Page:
Sine Qua Non: The Importance
Sine Qua Non has emerged as arguable one of the most collectable fine wine producers on the planet; a Rhône-inspired Californian tour de force. Their fame exploded in the early 2000s, leading to what Robert Parker described as “an absolutely brilliant succession of true works of genius”, which has not abated since. On the global fine wine market, there are few who can touch Sine Qua Non in terms of sheer desirability and originality.
Robert Parker has called Sine Qua Non: “one of the world’s great wineries”, and it has earned a place alongside icons such as Domaine de la Romanee-Conti, Leroy, Petrus and the first growths for its “compelling, singular and world-class wines that are like no other being produced on Planet Earth.”
Parker’s colleague Jeb Dunnuck concurs: “About as good as it gets across the board, these singular, incredible wines are the result of an obsessive attention to detail at all stages of the wine making process.” Antonio Galloni seconds the motion: “The sheer drive for perfection and attention to detail at Sine Qua Non is something I have rarely witnessed anywhere else in the world.” And Jeff Leve seals it: “There is no winery on earth that competes with what Manfred and Elaine Krankl have done at Sine Qua Non for creativity… The wine is stunning young and with bottle age. There is nothing out there like it.”
Sine Qua Non: The Insight
Those looking to buy Sine Qua Non need to be fast and well connected, such is demand and rarity. Critic scores are consistently huge with the number of perfect 100 pointers from Wine Advocate extending well into double figures.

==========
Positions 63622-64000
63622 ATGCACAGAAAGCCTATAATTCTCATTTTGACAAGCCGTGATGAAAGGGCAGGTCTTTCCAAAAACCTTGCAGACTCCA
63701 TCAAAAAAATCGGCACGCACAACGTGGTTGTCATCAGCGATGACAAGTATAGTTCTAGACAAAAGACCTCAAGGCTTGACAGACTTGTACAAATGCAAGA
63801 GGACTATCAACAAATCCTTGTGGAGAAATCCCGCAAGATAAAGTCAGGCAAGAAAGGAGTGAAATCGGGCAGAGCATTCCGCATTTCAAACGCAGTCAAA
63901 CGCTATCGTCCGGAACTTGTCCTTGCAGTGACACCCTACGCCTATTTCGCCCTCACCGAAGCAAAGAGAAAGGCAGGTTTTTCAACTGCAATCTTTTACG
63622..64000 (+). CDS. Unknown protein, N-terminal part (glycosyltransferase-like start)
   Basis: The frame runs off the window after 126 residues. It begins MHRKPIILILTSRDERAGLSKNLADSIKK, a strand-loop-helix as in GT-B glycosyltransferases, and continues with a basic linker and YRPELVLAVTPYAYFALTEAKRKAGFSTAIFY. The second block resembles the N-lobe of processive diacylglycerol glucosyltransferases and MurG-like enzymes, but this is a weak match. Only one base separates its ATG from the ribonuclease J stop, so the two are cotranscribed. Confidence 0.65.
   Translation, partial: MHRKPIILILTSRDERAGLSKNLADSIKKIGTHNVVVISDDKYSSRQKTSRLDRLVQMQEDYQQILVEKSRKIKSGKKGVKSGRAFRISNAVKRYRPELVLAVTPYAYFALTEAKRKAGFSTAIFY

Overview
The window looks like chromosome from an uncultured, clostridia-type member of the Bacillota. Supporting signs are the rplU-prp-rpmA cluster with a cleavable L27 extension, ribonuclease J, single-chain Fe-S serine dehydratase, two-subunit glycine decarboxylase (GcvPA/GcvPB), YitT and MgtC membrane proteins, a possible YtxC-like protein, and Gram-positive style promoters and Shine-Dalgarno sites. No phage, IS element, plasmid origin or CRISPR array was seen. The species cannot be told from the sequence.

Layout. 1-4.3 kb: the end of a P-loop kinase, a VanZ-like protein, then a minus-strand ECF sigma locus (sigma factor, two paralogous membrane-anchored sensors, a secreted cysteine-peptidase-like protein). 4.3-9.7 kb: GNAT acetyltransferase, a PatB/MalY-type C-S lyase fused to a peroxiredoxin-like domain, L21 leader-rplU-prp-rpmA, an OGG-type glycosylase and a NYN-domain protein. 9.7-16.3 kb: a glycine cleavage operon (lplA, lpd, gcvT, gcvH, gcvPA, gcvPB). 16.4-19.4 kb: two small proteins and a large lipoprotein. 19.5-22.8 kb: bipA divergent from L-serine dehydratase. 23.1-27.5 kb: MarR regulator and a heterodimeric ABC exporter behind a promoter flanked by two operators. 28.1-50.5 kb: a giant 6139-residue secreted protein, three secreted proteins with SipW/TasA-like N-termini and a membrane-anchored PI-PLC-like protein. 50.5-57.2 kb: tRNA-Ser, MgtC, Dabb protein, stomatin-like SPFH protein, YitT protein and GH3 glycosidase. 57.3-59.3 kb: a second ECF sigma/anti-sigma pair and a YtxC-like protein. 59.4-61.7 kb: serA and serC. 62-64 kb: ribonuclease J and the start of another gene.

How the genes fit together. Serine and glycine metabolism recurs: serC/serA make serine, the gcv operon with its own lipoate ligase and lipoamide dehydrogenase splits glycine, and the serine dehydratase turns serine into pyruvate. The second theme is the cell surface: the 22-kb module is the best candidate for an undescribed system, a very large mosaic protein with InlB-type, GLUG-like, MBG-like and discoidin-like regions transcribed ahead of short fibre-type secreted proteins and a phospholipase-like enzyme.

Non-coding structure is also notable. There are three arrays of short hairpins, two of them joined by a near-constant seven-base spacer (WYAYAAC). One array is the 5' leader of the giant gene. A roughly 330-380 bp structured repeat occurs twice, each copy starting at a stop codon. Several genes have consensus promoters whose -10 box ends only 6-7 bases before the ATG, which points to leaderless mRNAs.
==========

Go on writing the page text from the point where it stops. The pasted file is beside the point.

Staple Rhône varietals are used – Syrah, Grenache, Mourvèdre, Roussanne, Viognier and Chardonnay – but Sine Qua Non believe that each vintage is unique, they therefore produce different cuvées each year in tiny quantities. Each one is individually and idiosyncratically named, receiving new and unique label designs every time. The range is therefore diverse and extensive and the labels are works of art in their own right…
Robert Parker offers some broad-brush advice: “In an ocean of mediocre wines, the SQN offerings are totally profound. They inspire and energise anyone who tastes them…. They produce California’s finest Grenache, one of the two or three best Syrahs and some of the top white varietal blends in addition to some utterly profound dessert wines.”
Wines are produced in tiny batches and released via tightly-controlled allocations through the domaine’s private mailing list, making the hard to come by. However, FINE+RARE’s extensive network can provide fleeting access to them before they are snapped up by collectors and aficionados.